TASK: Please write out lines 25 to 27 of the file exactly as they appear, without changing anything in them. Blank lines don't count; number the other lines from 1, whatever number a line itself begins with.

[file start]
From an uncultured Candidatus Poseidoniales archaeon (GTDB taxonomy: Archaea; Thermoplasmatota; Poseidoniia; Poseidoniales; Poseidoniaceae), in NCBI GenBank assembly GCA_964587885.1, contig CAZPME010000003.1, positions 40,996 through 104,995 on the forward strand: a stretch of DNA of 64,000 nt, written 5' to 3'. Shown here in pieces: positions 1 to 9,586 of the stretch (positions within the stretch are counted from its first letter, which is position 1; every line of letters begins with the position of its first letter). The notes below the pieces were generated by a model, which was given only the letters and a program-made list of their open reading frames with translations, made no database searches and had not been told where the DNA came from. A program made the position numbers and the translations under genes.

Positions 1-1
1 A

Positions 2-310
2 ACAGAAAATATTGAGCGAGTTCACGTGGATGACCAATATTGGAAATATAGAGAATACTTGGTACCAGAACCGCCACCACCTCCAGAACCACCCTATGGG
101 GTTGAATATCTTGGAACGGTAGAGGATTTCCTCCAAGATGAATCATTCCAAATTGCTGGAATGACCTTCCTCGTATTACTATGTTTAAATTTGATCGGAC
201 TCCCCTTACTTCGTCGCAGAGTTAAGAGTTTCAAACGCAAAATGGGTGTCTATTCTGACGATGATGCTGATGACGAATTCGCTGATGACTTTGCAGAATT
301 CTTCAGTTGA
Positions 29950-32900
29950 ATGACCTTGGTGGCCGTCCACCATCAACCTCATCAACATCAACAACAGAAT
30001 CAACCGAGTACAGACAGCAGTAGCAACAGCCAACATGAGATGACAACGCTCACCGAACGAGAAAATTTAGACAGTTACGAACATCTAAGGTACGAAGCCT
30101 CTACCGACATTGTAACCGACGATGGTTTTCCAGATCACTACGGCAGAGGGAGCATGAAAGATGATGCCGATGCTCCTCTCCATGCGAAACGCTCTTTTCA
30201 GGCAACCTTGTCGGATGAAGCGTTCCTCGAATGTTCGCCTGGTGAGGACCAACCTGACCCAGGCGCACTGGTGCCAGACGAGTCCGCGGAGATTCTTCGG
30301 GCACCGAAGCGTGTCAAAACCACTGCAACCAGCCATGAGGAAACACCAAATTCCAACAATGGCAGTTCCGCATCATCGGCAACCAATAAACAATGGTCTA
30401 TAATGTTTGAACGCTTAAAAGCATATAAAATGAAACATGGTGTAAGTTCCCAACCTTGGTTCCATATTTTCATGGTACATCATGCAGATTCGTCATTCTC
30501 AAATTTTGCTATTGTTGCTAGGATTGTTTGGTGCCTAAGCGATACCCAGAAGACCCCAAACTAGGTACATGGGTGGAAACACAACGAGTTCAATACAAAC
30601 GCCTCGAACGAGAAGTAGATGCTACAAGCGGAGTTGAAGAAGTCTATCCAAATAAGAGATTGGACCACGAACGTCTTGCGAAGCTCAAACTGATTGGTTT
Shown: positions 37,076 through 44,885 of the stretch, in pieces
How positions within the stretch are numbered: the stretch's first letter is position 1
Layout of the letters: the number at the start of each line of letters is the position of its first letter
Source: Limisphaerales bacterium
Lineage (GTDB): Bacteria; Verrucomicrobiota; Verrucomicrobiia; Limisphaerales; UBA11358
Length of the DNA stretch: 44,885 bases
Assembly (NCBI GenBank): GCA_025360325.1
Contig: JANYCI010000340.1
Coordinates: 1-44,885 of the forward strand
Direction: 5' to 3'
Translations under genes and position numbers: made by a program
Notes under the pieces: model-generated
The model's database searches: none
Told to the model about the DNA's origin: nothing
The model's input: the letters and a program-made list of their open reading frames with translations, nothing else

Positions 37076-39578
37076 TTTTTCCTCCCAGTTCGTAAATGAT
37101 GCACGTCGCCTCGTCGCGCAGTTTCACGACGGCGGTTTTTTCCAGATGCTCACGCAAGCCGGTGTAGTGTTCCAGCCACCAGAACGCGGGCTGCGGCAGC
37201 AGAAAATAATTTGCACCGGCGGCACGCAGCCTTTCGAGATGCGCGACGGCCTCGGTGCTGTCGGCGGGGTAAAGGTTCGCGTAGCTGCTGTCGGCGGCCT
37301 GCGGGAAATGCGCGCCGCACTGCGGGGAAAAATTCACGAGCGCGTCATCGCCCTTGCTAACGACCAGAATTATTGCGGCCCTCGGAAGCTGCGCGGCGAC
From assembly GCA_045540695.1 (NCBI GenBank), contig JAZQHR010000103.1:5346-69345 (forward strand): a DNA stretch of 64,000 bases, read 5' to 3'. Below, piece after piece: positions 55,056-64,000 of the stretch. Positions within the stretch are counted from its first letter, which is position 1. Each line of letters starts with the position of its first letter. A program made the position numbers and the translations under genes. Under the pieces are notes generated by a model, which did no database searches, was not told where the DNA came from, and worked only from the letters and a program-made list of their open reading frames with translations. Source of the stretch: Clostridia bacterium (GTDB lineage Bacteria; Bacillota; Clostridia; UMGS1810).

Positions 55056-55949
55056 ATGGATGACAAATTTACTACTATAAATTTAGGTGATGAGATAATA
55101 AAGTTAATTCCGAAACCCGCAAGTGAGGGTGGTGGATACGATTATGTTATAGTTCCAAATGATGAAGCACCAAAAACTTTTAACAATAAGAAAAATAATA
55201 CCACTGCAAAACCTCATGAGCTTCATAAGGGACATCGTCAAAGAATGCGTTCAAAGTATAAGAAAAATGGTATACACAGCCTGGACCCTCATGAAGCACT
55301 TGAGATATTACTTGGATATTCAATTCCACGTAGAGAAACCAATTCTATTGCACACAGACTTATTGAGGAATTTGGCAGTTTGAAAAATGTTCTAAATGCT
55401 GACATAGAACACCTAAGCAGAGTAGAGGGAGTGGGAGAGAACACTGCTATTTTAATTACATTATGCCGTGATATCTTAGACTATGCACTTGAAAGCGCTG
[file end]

Contig: JANYCI010000340.1
Coordinates: 1-44,885 of the forward strand
Direction: 5' to 3'